I had been eager to read Our House since I heard Louise Candlish speak at a Greenwich Book Festival event last year. I now understand why so many readers have enjoyed this cautionary tale.
Set in an affluent and still upcoming residential street in South London, where house prices have quadrupled in a decade and aspirational families enjoy good schools and a sense of like-minded community, the story is told from the points of view of a middle aged married couple who have recently separated. Unwilling to sell the valuable family home, which in their time living there has been subjected to near constant ‘improvement’, they agree on what is known as a birds nest arrangement. At weekends the husband, Bram, will sleep at the house and look after his two sons. During the week the children’s care will fall to their mother, Fi. A small flat is rented nearby offering a bed for whichever parent requires it. Thus the children may always sleep in their own rooms, cared for by a loving parent without having to shuttle between residences to fulfil custody agreements. Each parent is free to do as they please when in the flat but will respect the children’s need for constancy and stability in their home.
This apparently amicable arrangement is shattered when Fi returns from a few days away to discover strangers moving into the family home, which has been emptied of all possessions. Doing their best to deal calmly with a distraught women on their moving day, the new couple assure her that they have legally purchased the property. A neighbour steps in to support Fi while lawyers are tracked down and the situation clarified. Bram cannot be reached.
Events of the preceding months are then recounted. Fi’s side of the story is told in the form of a transcript from a popular and sensationalist podcast featuring crime victims. Bram writes his version of events in a lengthy word document, describing it as his suicide letter.
The picture that emerges is one of a marriage where each party is striving to create what they regard as an ideal. Each recognises the attractions of the other yet requires them to be different.
Fi was drawn to Bram for the excitement – he is the fun parent for their boys – yet tries endlessly to tame him. Bram understands the stability Fi offers but struggles to control his need for occasional release. Fi turns to her close circle of female friends for day to day support. Bram keeps to himself the guilty secrets he accumulates as he finds outlets for his frustrations – ultimately these lead to tragedy.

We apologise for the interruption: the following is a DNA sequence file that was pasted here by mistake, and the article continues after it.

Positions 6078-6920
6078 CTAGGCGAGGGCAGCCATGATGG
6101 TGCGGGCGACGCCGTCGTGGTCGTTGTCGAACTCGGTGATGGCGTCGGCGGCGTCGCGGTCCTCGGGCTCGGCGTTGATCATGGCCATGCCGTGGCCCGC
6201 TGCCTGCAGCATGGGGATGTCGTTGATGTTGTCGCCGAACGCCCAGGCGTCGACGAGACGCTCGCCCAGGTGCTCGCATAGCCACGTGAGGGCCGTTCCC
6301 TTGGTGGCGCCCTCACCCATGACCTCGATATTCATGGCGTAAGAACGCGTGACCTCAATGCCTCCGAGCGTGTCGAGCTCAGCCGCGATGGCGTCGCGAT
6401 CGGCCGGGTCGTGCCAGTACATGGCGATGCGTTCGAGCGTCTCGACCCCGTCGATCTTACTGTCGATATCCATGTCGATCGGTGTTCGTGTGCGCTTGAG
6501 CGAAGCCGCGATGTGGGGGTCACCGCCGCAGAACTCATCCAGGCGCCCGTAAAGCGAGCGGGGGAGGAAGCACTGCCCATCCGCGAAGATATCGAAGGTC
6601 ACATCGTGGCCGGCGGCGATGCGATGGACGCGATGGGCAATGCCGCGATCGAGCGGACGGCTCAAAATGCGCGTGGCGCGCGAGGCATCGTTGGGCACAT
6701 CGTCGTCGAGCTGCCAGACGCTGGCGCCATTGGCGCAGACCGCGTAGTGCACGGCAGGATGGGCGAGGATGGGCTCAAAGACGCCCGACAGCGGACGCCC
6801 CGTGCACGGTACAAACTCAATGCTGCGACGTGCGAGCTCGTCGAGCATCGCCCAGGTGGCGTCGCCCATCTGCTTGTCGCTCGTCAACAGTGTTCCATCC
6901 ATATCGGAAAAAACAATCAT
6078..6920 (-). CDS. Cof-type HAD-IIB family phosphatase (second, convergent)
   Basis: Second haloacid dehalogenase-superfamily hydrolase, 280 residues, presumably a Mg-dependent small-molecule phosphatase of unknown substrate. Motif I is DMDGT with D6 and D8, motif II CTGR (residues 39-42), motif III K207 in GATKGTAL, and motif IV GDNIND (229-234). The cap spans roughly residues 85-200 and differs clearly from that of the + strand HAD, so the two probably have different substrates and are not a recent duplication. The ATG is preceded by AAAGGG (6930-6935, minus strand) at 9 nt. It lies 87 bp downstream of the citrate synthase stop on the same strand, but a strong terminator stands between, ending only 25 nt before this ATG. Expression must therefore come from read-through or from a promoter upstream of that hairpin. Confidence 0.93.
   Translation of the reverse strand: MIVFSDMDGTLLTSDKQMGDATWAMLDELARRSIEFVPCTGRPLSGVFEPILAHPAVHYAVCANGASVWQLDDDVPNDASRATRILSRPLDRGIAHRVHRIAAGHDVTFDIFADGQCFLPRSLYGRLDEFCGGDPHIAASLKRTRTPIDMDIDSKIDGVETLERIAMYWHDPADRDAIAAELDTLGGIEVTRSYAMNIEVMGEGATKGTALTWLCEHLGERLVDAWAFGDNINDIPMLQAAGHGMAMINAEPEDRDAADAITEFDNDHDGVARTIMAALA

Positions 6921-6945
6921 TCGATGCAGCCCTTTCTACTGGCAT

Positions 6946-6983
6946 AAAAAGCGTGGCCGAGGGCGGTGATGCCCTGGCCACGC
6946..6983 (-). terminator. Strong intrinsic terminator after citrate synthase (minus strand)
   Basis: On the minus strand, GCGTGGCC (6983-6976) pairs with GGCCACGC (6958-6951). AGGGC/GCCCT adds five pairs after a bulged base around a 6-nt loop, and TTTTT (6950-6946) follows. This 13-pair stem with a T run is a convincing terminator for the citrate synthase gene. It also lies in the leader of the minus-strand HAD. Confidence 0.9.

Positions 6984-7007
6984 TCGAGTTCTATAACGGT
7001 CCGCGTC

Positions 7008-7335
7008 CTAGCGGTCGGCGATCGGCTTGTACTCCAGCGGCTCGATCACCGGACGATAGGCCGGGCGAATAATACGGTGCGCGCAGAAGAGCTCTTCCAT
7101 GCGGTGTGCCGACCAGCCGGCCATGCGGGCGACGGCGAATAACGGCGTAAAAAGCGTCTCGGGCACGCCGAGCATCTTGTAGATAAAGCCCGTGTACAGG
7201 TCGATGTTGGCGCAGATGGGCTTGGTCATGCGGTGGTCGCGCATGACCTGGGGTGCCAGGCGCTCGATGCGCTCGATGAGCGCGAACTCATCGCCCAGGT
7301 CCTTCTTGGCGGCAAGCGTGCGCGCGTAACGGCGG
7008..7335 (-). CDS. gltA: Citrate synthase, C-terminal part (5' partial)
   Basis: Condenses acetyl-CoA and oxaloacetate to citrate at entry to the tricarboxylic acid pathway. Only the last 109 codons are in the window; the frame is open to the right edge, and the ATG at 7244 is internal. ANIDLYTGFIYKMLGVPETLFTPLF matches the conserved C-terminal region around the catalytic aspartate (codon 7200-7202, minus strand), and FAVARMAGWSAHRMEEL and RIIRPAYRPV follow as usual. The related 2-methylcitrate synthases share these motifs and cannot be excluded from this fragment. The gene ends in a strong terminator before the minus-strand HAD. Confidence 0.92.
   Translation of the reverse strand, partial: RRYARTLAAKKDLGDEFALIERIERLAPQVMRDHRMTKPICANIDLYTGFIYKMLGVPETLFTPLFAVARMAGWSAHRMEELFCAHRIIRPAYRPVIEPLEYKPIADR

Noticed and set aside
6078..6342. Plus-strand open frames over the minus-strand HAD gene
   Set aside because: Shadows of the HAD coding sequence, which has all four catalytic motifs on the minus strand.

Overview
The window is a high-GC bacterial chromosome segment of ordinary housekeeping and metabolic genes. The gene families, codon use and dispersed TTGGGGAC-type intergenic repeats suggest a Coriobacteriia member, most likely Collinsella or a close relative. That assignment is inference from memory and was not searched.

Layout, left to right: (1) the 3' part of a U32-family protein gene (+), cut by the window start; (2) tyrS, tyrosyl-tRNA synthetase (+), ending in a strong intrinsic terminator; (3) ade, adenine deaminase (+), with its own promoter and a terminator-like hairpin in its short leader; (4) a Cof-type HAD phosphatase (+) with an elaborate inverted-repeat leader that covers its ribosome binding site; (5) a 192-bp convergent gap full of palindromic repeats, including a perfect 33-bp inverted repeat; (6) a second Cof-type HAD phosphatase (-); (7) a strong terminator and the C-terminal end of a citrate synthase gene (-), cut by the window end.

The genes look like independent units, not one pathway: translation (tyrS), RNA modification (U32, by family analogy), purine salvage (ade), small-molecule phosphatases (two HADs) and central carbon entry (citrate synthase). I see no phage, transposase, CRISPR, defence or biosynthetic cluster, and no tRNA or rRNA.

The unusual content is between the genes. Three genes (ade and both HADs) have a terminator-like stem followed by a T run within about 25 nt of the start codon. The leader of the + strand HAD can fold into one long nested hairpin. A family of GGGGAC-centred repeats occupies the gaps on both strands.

There is a reason why books like this sell. The writing is engrossing and easy to read. The structure and flow are well balanced. The plot is fast moving with an underlying tension that encourages questions and second guesses. The twists and turns encourage the reader to turn the next page.
I did find the middle section – the why such a mess could occur – irritating, despite it being well enough developed. I struggled to accept that such a course of action would be contemplated by Bram despite the reasons given (as an aside, in the past I have been informed by authors that such difficult to believe situations have been based on real events, so what do I know?). It is fiction – I accepted to move on.
Threads are brought together in a devastating denouement, again with a few details that I struggled with given previous character development. The ending – the final lines – bring with them an ‘oh shit’ moment, although by this time I had little sympathy for the protagonists given their previous actions. I was left to ponder motives and consequences. I wonder why, as a reader, I insist on taking a story intended to entertain so seriously.
This is a well constructed and chilling domestic thriller that does a fine job in making the reader question if events could truly happen, especially the selling of a house without one owner knowing. I read it in a day which demonstrates how addictive such a tale can be.
Our House is published by Simon & Schuster